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The Odyssey (Penguin Classics) by Homer
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The Odyssey (Penguin Classics) (edition 2006)

by Homer

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28,47524233 (4.04)5 / 701
Member:ashbrau
Title:The Odyssey (Penguin Classics)
Authors:Homer
Info:Penguin Classics (2006), Paperback, 560 pages
Collections:Your library
Rating:****
Tags:None

Work details

The Odyssey by Homer

  1. 202
    The Iliad by Homer (caflores)
  2. 172
    The Aeneid by Virgil (caflores)
  3. 132
    The King Must Die by Mary Renault (alalba)
  4. 40
    Homer's Daughter by Robert Graves (MarcusBrutus)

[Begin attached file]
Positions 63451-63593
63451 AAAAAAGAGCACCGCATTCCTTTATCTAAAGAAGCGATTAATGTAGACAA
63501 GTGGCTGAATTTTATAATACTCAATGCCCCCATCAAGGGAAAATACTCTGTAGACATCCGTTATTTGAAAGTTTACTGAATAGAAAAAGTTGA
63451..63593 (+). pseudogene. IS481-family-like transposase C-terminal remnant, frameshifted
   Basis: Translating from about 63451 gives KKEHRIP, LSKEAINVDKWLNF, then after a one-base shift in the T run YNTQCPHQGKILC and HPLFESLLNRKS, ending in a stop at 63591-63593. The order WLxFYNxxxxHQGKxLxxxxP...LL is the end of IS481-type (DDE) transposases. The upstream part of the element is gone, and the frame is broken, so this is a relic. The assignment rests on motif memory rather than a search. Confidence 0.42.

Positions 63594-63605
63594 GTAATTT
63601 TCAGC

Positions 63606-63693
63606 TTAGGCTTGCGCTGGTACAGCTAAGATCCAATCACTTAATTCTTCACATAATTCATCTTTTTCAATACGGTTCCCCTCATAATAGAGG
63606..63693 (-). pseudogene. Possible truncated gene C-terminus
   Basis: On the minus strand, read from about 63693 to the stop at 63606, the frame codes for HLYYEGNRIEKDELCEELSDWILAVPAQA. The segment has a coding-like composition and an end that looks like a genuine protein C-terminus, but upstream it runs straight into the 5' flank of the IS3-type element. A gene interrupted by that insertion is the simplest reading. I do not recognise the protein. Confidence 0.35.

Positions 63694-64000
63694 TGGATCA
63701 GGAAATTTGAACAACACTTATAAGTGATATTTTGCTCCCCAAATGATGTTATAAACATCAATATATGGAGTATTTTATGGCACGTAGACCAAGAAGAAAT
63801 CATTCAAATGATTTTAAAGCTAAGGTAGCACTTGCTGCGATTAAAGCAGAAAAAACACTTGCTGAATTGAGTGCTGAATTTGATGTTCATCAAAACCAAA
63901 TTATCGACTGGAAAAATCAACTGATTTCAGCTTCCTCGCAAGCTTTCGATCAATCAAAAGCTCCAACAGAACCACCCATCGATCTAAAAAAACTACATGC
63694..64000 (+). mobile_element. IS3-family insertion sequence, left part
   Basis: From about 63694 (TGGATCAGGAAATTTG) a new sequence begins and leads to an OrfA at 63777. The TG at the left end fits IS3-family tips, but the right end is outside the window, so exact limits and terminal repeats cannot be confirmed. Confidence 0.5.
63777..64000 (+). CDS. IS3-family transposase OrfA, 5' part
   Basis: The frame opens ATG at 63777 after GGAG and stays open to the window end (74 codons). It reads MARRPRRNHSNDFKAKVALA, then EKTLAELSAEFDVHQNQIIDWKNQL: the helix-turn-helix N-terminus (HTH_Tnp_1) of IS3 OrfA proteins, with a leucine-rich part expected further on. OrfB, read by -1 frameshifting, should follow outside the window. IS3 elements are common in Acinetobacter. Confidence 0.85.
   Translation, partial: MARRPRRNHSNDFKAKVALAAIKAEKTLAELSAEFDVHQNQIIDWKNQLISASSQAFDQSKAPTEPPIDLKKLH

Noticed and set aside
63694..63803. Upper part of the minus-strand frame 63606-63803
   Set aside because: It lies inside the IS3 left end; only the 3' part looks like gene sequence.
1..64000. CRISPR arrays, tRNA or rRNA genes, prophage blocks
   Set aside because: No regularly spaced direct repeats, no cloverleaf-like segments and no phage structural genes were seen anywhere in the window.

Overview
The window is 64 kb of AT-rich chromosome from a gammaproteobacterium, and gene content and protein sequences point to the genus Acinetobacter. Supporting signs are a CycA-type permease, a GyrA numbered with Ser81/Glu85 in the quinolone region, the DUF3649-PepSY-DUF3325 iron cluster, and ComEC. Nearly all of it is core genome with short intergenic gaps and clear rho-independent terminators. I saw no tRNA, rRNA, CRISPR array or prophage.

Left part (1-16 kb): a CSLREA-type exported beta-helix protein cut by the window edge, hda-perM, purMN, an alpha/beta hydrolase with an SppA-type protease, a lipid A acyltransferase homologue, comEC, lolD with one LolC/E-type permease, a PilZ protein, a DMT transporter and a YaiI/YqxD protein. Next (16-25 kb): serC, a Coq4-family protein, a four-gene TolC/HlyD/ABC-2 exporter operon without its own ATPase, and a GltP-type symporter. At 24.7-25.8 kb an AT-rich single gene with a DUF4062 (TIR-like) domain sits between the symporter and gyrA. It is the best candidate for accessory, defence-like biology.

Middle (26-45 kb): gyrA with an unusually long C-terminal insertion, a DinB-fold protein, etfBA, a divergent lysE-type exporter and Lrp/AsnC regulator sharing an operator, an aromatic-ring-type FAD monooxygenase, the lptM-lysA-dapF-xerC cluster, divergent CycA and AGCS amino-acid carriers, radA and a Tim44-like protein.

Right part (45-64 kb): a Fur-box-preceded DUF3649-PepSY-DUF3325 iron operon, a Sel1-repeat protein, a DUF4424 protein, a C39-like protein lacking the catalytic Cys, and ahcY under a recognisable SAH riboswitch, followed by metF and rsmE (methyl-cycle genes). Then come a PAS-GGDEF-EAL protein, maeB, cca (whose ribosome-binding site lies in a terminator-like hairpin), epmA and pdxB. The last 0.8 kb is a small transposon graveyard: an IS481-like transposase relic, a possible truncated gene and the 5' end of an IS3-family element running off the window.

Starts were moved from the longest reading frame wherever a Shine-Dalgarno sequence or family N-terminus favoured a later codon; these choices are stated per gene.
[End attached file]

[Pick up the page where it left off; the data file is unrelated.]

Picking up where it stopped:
MarcusBrutus: Robert Graves took the story of "The Odyssey's" authorship and expounds on the theory that it was written by a woman. This is a novel based on that idea.
  5. 52
    Sir Gawain and the Green Knight by Anonymous (chrisharpe)
  6. 42
    The Odyssey: A Modern Sequel by Nikos Kazantzakis (lilithcat)
    lilithcat: Only Greece's greatest modern writer would have the nerve and ability to send Odysseus back on his journeying.
  7. 86
    Ulysses by James Joyce (chrisharpe)
  8. 32
    The Long Ships by Frans G. Bengtsson (chrisharpe)
  9. 33
    The Lost Books of The Odyssey: A Novel by Zachary Mason (slickdpdx)
  10. 77
    Endurance: Shackleton's Incredible Voyage by Alfred Lansing (BookWallah)
    BookWallah: Odysseus & Shackleton both had travails getting home from their epic voyages. Differences in their stories: The former’s took 17 years, lost all his men, & was told as epic poetry. The latter’s took 16 months, saved all his men, & is told as gripping biography.… (more)
  11. 37
    The Battle of the Labyrinth by Rick Riordan (Jitsusama)